• chemotherapy;
  • multimodality treatment;
  • prognosis;
  • small cell carcinoma of esophagus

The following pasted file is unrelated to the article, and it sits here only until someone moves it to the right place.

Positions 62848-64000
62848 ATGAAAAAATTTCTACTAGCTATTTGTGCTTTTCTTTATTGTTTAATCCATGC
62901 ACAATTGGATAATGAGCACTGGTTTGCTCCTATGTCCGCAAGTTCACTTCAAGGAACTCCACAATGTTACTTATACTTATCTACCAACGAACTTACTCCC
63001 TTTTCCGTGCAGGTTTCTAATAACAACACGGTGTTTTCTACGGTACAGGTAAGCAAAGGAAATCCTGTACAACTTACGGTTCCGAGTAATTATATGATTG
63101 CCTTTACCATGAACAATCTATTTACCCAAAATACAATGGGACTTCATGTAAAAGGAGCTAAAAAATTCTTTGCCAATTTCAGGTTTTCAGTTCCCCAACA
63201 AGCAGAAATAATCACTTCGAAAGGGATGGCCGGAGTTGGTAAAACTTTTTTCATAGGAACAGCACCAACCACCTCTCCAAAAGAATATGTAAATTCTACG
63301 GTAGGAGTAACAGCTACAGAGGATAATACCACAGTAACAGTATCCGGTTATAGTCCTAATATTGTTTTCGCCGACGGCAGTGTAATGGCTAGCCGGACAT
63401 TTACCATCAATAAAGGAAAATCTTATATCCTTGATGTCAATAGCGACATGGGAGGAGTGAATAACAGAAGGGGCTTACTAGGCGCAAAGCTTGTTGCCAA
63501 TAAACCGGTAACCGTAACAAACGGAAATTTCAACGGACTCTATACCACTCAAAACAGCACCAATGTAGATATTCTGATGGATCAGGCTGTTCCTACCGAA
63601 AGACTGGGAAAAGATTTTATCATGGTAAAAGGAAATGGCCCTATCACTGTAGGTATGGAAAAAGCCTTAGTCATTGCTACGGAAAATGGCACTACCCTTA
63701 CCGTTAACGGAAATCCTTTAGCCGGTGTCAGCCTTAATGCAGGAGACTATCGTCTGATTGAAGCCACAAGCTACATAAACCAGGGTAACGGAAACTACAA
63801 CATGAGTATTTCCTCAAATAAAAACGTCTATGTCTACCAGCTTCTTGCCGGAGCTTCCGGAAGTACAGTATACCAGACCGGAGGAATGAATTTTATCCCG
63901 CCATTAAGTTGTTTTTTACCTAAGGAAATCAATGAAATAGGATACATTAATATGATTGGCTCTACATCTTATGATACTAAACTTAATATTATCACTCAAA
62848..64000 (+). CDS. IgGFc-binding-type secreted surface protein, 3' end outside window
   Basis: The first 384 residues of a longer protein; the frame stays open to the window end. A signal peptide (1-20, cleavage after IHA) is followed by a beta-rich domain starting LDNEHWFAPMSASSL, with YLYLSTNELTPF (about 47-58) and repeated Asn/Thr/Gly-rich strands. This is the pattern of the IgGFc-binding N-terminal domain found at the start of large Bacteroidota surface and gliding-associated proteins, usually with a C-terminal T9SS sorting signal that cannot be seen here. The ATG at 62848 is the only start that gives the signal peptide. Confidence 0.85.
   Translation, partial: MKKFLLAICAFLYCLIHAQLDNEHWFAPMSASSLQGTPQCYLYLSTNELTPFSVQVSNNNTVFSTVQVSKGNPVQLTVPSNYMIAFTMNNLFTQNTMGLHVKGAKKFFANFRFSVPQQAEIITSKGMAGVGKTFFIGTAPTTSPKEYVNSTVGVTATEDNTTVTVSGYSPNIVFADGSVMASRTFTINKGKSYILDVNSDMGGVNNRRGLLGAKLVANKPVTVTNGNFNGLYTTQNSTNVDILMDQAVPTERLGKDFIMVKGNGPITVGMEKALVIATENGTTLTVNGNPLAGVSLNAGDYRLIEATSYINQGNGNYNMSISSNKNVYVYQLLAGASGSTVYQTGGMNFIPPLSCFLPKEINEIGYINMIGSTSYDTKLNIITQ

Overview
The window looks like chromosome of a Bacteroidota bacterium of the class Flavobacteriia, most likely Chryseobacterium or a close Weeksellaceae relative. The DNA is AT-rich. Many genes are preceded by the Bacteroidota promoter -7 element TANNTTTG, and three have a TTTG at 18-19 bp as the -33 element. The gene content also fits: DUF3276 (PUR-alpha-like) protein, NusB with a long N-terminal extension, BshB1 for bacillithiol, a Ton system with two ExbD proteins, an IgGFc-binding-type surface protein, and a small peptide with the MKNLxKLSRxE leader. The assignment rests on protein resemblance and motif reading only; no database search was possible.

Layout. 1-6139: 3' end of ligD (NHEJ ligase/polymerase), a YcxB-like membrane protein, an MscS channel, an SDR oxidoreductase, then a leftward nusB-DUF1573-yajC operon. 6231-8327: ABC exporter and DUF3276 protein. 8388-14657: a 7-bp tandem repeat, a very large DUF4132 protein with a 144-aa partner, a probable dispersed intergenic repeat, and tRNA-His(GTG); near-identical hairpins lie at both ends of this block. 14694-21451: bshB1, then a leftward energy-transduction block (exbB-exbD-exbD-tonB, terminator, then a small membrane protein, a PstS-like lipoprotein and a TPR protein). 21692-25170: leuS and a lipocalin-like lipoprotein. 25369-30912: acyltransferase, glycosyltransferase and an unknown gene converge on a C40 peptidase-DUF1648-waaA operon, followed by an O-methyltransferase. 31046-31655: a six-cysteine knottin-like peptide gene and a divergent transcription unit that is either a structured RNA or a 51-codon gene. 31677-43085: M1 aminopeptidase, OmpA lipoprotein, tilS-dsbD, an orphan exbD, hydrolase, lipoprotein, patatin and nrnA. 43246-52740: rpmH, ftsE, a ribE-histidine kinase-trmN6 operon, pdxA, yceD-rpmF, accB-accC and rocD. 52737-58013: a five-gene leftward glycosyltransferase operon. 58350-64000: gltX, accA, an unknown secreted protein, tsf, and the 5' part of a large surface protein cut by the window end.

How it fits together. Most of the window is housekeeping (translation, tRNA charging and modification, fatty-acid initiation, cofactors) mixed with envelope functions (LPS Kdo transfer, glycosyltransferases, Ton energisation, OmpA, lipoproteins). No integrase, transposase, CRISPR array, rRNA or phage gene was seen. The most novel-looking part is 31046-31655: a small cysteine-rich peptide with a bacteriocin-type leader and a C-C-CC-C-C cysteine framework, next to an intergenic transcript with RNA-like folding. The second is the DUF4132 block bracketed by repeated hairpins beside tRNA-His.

Primary small cell carcinoma of esophagus (SCCE) is a rare disease with poor prognosis. The aims of this study are to review the clinical characteristics, treatment modalities, and outcomes of SCCE and to investigate the prognostic factors and optimal treatment options. Sixty-four patients diagnosed as SCCE in Sun Yat-sen University Cancer Center from 1990 to 2011 were retrospectively reviewed. There were 46 patients with limited disease (LD) and 18 with extensive disease. The median survival time (MST) and overall survival rate were calculated and compared by the Kaplan–Meier method and log-rank test, respectively. The prognostic factors were calculated by Cox hazards regression model. With a median follow up of 11.6 months, the MST of all the 64 patients was 12.6 months, 16.5 months for LD and 9.0 months for extensive disease. The 1-, 3-, and 5-year overall survivals were 52.5%, 20.9%, and 7.5%, respectively. In univariate analysis, patients with ECOG performance score <2 (P = 0.009), lesion length ≤5 cm (P = 0.009), T stage ≤2 (P = 0.004), LD (P = 0.000), and multimodality treatment (P = 0.016) had significant associations with MST. Multivariate analysis showed that ECOG performance score (P = 0.001), T stage (P = 0.023), limited-extensive stage (P = 0.007), and treatment modality (P = 0.008) were independent prognostic factors. Locoregional treatment combined with chemotherapy had a trend to increase MST from 15.3 to 20.0 months in LD patients (P = 0.126), while combined chemotherapy had a significant impact on MST in extensive disease patients (P = 0.000). SCCE is a highly malignant disease with poor prognosis. Patients might obtain survival benefit from the combination of locoregional treatment and systemic therapy. Prospective studies are needed to validate these factors.